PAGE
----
The Alzheimer’s Disease Cooperative Study (ADCS), in collaboration with the National Institute on Aging and the Alzheimer’s Association, is developing a nationwide information network of people who wish to receive information about Alzheimer’s disease research and learn about upcoming clinical research studies.
Who Can Benefit?
Members of the confidential Alzheimer’s Disease Information Network (AD-IN) may, for example:
• Have a diagnosis of probable AD
• Have a family member with probable AD
• Have an undiagnosed memory problem/disorder or know someone who does.
• Have an interest in learning about AD and dementia.
• Wish to participate in a current or future ADCS clinical trial.
About the ADCS and What It Does
The ADCS was instituted by the National Institute on Aging and University of California, San Diego. Currently it includes a collaboration of 79 top research centers in the U.S. and Canada. The goal: “To advance research in the development of drugs that might be useful for treating patients with Alzheimer's disease, particularly drugs that might not be developed by industry… This includes the testing of agents that:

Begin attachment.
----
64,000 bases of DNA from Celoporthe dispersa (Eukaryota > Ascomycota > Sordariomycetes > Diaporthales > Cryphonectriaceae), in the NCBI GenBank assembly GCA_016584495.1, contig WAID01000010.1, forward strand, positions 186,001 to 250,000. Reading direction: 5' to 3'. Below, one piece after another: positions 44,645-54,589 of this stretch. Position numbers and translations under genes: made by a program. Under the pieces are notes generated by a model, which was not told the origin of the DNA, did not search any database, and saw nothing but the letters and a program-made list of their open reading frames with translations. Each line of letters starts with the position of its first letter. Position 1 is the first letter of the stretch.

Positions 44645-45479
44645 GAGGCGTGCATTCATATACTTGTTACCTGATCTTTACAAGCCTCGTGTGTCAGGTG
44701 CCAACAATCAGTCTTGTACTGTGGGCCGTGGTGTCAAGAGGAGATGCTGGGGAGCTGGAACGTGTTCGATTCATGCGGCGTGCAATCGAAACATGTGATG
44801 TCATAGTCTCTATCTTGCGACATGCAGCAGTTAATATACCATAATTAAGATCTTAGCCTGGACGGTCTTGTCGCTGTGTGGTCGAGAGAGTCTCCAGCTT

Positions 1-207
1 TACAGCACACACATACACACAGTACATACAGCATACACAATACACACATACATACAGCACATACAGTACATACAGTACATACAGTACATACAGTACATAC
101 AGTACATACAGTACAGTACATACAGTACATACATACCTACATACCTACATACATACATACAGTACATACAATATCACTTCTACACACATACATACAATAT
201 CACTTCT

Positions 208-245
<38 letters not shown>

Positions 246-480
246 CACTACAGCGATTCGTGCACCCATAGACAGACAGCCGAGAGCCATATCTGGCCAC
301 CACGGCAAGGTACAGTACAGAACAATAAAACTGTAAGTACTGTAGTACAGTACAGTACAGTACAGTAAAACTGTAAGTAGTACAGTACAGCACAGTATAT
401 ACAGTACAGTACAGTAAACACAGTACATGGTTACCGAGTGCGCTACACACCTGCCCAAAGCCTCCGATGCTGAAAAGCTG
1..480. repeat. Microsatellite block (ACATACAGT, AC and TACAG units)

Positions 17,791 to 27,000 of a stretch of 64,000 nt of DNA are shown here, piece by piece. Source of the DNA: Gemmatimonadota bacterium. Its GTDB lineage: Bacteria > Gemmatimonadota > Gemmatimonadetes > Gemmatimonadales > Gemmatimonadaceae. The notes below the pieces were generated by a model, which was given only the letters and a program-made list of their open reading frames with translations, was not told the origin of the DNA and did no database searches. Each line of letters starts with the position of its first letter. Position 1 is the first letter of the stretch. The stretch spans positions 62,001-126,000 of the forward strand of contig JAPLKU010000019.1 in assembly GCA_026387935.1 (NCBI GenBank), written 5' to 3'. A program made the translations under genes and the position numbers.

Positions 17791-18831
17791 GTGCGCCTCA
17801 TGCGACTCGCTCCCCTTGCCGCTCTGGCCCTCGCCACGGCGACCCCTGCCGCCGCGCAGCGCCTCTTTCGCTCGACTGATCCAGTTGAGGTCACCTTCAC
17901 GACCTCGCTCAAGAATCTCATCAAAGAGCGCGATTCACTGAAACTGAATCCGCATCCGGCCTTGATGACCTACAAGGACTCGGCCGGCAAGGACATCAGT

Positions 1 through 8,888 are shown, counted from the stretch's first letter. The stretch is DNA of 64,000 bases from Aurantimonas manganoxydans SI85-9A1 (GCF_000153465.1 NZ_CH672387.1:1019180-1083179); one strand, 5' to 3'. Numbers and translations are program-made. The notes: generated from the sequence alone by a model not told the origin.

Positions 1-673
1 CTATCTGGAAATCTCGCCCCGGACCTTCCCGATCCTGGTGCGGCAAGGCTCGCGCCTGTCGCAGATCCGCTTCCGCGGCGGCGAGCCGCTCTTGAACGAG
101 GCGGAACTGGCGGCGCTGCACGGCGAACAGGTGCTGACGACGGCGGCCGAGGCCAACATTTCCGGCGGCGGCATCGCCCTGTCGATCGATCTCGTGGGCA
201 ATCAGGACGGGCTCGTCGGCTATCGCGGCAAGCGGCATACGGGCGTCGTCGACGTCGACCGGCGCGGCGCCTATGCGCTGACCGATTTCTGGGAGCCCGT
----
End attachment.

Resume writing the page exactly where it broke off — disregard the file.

• Lack patent protection,
• Are under patent protection but are already marketed for other indications but where the agent may be useful in treating AD, and
• Are novel compounds developed by individuals, academic institutions and drug discovery units.”
Studies Currently Open for Enrollment include for example:
• RI (RAGE Inhibitor) – Reducing Amyloid in Alzheimer’s Disease – 4-year study that will involve 399 volunteers with mild to moderate Alzheimer’s at 40 sites.
• Home-Based Assessment Study – recruiting 600 volunteers nationwide age 75 and older, presently with normal memory.
The 79 Research Centers:
To review the US and Canadian research centers participating in the ADCS collaborative, see the List of ADCS Clinical Sites. Most listings include a live link to information about the center’s Alzheimer’s program, experts, and activities.